This year was the first time that the RSC was hosted outside of the UK, and it was a huge success. Overall, there were 88 delegates in attendance, from a number of universities across Ireland, UK and Sweden. Almost every delegate gave a talk or a poster presentation, with the research topics spanning fields such as Biostatistics, Official Statistics, Mathematical Statistics, and Bayesian Statistics – to name just a few. This year, our two guest speakers were Prof. Uwe Ligges (Dortmund University, Germany) and Prof. Brendan Murphy (UCD), who gave inspiring talks about the roles of statisticians in society and the different paths we could take post-PhD.
As this was the first occasion the RSC had taken place in Ireland, a number of social events were organised to showcase the beauty of Dublin to our British and international friends, including a bus tour which took delegates around Dublin and provided a taste of its long history and vibrant culture. The charm and the humour of our Irish tour guide left a memorable impression on our international friends. Delegates also enjoyed a live music event at one of Dublin’s favourite pubs, the Whelans, and a comedy night at the Anseo pub. On the final night, the conference dinner took place in the welcoming atmosphere of the Hampton hotel, followed by fun group dancing afterwards.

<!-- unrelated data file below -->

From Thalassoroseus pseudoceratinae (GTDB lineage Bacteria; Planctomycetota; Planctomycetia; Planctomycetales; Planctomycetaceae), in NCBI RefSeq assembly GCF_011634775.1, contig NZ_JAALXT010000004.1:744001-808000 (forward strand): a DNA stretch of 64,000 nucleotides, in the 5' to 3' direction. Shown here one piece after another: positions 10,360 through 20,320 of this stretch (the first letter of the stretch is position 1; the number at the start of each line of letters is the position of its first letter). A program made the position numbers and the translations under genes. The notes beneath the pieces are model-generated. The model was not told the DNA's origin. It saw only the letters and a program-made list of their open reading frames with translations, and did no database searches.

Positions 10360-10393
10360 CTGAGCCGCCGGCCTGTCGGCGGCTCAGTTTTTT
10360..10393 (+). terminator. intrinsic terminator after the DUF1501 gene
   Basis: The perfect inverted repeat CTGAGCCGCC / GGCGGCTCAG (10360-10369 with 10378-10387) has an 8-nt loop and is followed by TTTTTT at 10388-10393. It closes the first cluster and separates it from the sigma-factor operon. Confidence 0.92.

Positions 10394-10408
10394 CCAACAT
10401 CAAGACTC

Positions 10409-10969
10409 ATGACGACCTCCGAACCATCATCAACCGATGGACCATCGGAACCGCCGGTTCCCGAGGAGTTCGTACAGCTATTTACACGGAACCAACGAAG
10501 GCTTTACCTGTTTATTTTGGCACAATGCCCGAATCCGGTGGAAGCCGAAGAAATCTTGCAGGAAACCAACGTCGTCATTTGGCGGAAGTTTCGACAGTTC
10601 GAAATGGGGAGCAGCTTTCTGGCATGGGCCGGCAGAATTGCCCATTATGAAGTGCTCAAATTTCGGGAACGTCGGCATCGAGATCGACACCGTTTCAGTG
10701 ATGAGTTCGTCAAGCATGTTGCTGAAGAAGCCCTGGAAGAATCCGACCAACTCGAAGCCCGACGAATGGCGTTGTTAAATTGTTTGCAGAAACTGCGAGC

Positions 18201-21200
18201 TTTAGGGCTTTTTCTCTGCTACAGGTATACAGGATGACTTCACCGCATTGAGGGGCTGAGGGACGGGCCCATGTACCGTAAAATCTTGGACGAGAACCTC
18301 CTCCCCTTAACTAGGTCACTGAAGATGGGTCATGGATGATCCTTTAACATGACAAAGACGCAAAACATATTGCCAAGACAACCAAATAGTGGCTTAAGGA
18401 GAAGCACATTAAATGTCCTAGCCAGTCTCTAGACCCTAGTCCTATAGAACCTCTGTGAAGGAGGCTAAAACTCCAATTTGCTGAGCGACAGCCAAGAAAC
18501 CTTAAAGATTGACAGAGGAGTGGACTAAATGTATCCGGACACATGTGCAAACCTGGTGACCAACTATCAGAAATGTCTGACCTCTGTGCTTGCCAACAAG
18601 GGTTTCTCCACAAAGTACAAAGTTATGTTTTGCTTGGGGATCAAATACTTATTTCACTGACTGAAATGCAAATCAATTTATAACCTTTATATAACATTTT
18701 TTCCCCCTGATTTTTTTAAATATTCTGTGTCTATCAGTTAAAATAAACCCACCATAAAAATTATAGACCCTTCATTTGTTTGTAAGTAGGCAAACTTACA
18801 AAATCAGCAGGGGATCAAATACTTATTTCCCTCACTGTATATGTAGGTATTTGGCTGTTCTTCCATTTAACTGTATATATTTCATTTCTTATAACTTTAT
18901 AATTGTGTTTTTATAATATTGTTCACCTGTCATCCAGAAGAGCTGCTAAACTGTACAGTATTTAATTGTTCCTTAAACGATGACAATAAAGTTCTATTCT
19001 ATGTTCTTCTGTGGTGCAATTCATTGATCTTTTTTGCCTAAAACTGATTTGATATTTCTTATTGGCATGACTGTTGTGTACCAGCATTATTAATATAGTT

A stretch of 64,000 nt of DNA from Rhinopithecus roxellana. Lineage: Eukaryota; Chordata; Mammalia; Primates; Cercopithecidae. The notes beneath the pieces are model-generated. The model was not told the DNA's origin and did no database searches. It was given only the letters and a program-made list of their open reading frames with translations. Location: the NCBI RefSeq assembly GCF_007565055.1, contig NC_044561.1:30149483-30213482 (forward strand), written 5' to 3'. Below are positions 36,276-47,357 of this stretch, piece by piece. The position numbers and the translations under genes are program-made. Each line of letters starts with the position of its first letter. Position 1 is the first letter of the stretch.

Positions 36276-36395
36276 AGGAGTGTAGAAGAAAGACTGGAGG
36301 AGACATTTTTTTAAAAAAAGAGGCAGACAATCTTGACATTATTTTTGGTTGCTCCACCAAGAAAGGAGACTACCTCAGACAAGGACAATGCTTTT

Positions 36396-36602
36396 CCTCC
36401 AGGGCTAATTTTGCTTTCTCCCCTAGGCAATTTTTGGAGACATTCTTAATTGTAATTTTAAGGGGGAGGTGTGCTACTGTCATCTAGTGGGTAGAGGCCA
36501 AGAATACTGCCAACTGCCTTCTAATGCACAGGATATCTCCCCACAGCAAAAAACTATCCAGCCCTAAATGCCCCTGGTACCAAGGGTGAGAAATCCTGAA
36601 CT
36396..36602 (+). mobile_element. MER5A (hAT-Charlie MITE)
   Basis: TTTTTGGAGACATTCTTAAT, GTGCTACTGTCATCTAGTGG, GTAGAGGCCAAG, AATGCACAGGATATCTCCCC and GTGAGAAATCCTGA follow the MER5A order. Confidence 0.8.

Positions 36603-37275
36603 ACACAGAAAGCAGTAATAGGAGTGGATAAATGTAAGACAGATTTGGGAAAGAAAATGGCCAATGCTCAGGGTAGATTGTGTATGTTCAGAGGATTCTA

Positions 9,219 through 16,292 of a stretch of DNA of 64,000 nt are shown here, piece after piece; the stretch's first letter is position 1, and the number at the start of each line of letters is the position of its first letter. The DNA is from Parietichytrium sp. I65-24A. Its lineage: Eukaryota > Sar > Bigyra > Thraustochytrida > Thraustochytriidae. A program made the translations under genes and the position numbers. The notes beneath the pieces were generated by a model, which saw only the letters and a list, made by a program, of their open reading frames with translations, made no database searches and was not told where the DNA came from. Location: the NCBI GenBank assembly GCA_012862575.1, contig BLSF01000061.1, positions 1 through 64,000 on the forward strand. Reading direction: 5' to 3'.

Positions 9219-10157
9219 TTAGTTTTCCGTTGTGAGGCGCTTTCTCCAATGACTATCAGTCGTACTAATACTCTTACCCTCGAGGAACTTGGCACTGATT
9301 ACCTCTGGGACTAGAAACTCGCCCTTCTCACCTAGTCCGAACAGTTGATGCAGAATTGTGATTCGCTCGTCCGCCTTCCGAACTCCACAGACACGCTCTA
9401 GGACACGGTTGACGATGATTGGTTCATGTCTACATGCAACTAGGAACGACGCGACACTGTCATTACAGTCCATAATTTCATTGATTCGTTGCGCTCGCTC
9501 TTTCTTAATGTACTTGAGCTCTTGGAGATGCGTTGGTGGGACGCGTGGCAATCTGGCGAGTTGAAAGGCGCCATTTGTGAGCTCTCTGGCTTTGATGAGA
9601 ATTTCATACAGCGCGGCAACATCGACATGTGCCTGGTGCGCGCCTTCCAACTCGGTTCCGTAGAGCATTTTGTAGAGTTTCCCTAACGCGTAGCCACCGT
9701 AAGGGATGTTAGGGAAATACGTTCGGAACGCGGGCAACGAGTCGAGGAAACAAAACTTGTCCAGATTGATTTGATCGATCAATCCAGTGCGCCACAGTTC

All in all, RSC 2016 was a great success, and the feedback we received was very positive with many delegates commenting that it had been one of the the best conferences they had attended. We hope that delegates not only left RSC 2016 with many new research ideas, but also new friendships and lots of great memories.
REVIEW – Multi-state modelling workshop in Leeds (joint event with RSS Leeds/Bradford) on 14 Apr 2016
Complementary to the “Survival Analysis for Junior Researchers Conference” (see above), an afternoon workshop on multi-state modelling was jointly organised by the RSS Young Statisticians’ Section and the Leeds/Bradford local group on 14 April 2016. Several SAfJR delegates stayed on for the workshop and were joined by local group members. The meeting was introduced and chaired by Professor Linda Sharples (Leeds Institute of Clinical Trials Research, University of Leeds).